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Using Tomatoes to study Environmentally-Friendly Farming Techniques

tomatoes on a vine

Mattia Doglio, student at the Department of Environmental Sciences and Policies of the University of Milan, introduces Project TomRes.

Climate change is one of the most discussed and debated topics. It will bring about several consequences, with desertification being one of the most severe and concerning, especially for agriculture and crops. This problem is the starting point of the European research project TomRes (A Novel and Integrated Approach to Increase Multiple and Combined Stress Tolerance in Plants Using Tomato as a Model), that chose the tomato as a biological and agronomical model crop to develop a sustainable and resilient product that needs less water and fertilizers during cultivation. This multidisciplinary project involves 25 European institutions including universities and research centres. TomRes is funded by the Horizon2020 program, the largest European innovation program.

Tomato is one of the most consumed vegetable products all over the world, as it can be consumed either fresh or cooked in many ways. Tomato production is constantly growing, and Europe is one of the main producers of tomatoes, with more than 24 million tons being produced in 2017. The cultivation of tomatoes can take place both in the field and in the greenhouse. However, the major problems all tomato farmers face is combined water (demand: 180 L/kg) and nutrient stress. Solutions are thus needed to protect crop yields, while preserving the environment.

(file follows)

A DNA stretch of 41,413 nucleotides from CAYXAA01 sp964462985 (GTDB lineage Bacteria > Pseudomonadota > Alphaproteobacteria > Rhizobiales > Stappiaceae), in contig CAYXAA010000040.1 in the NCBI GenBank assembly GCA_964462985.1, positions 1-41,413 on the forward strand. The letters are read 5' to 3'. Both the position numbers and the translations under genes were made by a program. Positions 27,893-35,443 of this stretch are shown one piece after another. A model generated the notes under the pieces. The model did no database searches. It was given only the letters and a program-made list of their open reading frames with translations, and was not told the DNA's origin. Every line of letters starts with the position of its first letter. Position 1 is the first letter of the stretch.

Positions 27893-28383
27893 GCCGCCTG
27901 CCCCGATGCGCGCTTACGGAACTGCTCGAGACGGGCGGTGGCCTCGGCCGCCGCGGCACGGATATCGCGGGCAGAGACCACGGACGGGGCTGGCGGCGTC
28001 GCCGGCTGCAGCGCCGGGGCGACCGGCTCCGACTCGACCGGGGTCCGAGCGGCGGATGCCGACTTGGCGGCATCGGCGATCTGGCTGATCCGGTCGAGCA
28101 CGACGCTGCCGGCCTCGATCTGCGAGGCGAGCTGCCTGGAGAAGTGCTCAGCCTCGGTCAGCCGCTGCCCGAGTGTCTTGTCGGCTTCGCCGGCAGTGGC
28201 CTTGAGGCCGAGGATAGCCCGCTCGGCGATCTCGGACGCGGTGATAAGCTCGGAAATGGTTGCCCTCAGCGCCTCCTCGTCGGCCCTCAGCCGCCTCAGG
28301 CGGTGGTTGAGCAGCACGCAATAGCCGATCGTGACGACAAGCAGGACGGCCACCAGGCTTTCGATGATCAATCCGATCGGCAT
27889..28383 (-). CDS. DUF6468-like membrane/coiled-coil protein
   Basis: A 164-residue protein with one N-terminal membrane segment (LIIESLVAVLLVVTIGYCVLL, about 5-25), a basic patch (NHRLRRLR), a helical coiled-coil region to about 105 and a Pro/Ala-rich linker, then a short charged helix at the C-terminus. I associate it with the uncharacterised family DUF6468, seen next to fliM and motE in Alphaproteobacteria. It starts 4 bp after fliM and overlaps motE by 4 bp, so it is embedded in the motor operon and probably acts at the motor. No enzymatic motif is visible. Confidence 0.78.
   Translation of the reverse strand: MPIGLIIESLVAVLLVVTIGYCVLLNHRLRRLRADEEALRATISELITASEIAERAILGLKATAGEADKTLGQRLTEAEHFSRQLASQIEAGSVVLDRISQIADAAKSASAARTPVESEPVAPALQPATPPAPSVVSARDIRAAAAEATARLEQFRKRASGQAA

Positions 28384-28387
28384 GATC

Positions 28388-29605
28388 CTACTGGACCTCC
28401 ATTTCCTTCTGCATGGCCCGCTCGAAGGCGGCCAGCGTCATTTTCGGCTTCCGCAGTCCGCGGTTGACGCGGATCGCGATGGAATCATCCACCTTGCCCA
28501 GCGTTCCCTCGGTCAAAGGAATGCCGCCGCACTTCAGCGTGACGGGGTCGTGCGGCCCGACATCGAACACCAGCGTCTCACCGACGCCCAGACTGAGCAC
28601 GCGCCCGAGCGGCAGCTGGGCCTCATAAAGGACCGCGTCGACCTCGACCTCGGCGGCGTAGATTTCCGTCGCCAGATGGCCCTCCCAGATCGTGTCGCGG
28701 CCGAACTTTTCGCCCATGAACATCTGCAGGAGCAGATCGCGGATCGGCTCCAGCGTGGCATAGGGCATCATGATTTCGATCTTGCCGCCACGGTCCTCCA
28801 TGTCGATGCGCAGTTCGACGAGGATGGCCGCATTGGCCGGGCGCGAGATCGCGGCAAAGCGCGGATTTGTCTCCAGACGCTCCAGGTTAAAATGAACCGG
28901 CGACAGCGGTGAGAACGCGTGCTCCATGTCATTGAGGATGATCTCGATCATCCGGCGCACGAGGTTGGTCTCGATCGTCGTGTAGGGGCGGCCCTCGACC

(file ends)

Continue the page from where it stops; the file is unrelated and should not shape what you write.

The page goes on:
The TomRes project, through varietal crossings and agronomic techniques, has set itself the goal of reducing the consumption of fertilizers (nitrogen and phosphorus) by 20% and water by 40%, guaranteeing the economic and environmental sustainability of the proposed solutions in addition to quality nutritional and sensorial product. This work is supported by a study on the environmental impact and a study on the socio-economic impact of the new product.

In order to study consumer attitudes towards this new sustainable product, the research group of the Department of Environmental Sciences and Policies of the University of Milan, together with the Department of Agricultural, Forest and Food Sciences of the University of Turin, has developed an anonymous questionnaire targeting European tomato consumers with the goal of assessing their interest and acceptance of this hypothetical TomRes tomato. We kindly invite you to complete the survey and share the questionnaire among your friends and family in order to contribute to our research.

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